When Cars Stop
Nairobi, the capital city of Kenya, otherwise known as Nairobbery carries certain connotations about it. One being the fact that you have to be vigilant with any of your belongings, especially if you’re a traveller. Travelling from Rwanda to Kenya you notice a few clear distinguishing factors.
For one, Rwanda’s piki drivers wear a helmet, allow only one passenger, and provide you with your own helmet. Kenya on the other hand crams 3 passengers on the back of the bike, and you get the luxury of the wind in your hair! Another big factor is that the cross walks in Kigali are abided by, and cars tend to stop and allow you to continue on your way. From my previous experience in Nairobi, cars hardly stop for red lights, let alone pedestrian crosswalks. However, maybe it’s just a different perspective, or maybe some change has actually occurred, but for the first time in this bustling city of Nairobi a car stopped for me. At first I was shocked, unsure if I should continue walking or if this was simply a trick, a facade, a cruel joke, but it was none of the above, it was a courtesy stop to allow this pedestrian to cross. And it didn’t just happen once, no, in fact that day I was allowed to cross in front of another car 3 separate times.
Now to most these daily occurrences might not elicit much change. But for me the entire city seemed to lighten up a bit, and my slight reservation for the city of Nairobi was forgotten. Nairobi is an incredibly electric city, with daily markets, packed Mutatu’s, and even a weekend fair! In an attempt to celebrate I went to the fair in Uhuru park and decided to take a ride on the swings.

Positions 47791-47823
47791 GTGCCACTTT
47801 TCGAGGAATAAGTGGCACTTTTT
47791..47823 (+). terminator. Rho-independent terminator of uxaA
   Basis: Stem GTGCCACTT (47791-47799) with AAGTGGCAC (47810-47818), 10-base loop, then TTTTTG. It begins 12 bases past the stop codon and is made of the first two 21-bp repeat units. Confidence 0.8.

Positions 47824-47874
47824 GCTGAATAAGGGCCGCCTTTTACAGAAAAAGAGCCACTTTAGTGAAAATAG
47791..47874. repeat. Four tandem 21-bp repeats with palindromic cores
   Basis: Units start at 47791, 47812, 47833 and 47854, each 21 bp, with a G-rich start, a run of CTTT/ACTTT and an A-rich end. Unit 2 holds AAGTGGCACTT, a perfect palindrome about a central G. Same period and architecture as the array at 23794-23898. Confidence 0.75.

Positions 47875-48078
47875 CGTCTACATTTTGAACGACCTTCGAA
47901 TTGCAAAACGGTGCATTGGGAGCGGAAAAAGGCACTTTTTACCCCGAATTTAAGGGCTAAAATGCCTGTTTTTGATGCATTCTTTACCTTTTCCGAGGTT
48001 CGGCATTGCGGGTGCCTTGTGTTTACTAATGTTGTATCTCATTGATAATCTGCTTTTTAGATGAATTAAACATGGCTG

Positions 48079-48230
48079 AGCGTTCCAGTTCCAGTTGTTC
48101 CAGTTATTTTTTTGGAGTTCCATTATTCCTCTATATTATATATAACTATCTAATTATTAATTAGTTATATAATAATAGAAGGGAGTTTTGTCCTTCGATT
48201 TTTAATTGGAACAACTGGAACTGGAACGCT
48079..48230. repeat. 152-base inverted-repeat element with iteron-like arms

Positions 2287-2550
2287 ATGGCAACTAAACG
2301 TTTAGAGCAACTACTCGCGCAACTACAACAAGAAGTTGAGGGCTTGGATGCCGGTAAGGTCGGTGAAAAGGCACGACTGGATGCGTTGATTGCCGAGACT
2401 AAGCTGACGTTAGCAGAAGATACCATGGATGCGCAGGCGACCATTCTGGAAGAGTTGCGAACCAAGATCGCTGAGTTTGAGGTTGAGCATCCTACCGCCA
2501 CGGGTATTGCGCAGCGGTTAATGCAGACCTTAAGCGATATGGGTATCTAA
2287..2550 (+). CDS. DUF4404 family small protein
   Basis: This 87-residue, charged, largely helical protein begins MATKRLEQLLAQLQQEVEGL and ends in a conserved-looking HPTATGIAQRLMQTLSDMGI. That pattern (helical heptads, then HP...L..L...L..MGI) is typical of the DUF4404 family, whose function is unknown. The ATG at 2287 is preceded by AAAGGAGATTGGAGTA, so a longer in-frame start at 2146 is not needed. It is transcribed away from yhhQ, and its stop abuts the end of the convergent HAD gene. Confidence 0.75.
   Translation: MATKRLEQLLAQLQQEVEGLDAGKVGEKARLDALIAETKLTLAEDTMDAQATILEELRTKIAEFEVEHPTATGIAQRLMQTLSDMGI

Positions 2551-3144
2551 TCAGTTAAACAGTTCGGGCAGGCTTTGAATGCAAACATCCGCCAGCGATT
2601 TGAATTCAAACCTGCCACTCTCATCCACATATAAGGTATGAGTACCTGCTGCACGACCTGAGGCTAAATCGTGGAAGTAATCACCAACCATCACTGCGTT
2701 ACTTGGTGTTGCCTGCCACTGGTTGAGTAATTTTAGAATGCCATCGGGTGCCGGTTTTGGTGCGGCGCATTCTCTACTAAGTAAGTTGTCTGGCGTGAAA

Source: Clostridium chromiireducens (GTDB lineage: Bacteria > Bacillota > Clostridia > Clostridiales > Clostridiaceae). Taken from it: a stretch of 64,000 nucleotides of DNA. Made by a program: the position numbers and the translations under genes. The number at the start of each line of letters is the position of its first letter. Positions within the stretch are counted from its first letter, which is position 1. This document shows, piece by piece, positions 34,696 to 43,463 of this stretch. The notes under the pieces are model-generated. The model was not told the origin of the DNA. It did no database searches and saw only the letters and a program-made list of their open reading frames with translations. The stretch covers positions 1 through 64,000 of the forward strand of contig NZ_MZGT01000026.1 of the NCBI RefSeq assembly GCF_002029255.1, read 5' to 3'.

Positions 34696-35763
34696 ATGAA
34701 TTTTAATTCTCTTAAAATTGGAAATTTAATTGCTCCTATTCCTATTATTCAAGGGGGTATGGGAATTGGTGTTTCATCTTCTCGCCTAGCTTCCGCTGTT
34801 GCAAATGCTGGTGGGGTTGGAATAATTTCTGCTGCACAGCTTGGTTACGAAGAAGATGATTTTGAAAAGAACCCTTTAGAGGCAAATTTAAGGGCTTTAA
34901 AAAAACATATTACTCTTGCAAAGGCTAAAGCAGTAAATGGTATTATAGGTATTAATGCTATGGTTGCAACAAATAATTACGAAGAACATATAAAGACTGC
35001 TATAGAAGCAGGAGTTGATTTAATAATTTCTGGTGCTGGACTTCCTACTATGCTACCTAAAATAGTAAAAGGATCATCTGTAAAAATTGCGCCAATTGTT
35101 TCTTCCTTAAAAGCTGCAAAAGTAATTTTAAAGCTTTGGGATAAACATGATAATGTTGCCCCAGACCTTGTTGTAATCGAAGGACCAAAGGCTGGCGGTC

Seeing them from afar I thought it looked really great because they were about twice the speed of any fair swings I’d ever seen, for better or for worse. So I paid my 100Ksh and sat down. The ride included myself, my co, and two kids about the age of 6, and some other random guy who looked to be over 50. After the most painstaking creaking the ride began to spin, I noticed the speed increasing quite a lot, and then a lot more, and then I was spinning far to quickly to focus on any one point in front of me, I was quickly nauseous. After about 30 seconds I was incredibly ready for this ride to end. Then I heard the engine cut, and the ride began to slow, and I let out a sigh of relief. Then quickly to my surprise the Kenyan kid running the ride said aloud, “one more round!” And again the engine kicked on and we were off again. This time I thought maybe if I could mentally prepare myself for such a ride I could overcome the nausea. But I was wrong. When the ride had finally stopped I stumbled around for about 5 minutes and decided that was celebration enough.
I am in Nairobi, and a car stopped for me.